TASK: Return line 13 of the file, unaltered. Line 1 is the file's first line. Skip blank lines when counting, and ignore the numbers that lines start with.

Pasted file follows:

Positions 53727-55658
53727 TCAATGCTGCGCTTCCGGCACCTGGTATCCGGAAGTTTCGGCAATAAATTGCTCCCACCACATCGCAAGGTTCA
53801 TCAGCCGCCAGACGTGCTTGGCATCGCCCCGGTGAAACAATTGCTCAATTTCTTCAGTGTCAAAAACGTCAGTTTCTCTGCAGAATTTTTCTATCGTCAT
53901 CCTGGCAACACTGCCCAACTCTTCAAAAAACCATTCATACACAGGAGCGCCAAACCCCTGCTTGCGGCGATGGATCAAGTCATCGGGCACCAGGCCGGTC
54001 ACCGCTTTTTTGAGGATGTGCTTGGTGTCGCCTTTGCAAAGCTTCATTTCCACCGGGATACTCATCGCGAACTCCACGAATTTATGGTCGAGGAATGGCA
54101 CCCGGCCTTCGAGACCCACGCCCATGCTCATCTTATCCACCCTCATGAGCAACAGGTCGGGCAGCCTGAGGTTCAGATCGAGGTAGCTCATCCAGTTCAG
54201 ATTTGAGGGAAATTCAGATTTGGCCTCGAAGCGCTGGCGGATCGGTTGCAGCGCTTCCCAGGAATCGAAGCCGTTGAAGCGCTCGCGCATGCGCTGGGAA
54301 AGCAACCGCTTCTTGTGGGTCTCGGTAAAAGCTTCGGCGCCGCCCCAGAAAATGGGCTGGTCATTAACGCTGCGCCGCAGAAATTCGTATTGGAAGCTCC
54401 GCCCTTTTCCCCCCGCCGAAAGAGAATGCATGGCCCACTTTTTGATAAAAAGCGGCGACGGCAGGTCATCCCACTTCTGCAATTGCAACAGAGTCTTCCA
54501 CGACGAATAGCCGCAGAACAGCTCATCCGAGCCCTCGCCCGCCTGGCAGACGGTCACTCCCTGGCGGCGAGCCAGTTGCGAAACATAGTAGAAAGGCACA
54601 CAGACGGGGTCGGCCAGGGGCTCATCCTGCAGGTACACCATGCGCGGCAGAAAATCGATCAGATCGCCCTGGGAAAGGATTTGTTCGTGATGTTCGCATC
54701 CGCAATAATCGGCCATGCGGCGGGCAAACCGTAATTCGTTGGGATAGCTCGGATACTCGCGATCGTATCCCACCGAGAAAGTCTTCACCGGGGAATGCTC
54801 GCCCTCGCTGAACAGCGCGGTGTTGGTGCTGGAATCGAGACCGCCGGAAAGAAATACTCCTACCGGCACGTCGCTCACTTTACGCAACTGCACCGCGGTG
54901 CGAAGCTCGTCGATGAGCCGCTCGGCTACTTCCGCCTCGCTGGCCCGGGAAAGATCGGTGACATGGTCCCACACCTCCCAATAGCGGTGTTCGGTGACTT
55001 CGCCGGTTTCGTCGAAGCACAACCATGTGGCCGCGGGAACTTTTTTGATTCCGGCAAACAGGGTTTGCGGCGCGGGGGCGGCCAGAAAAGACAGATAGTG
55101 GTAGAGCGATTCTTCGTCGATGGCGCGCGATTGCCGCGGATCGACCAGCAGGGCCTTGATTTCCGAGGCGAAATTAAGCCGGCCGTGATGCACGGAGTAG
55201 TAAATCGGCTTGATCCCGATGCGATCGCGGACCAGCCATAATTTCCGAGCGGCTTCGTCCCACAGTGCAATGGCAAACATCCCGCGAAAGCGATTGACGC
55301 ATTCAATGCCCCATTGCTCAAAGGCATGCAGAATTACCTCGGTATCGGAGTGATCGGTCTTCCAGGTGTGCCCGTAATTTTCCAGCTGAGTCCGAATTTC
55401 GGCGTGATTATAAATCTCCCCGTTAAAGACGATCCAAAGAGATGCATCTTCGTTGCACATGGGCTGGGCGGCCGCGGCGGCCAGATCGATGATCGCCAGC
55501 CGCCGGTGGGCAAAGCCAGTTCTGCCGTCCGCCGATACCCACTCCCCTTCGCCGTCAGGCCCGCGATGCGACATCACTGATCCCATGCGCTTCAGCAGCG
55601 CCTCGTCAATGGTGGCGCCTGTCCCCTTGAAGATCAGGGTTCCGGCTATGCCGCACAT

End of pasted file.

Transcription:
54801 GCCCTCGCTGAACAGCGCGGTGTTGGTGCTGGAATCGAGACCGCCGGAAAGAAATACTCCTACCGGCACGTCGCTCACTTTACGCAACTGCACCGCGGTG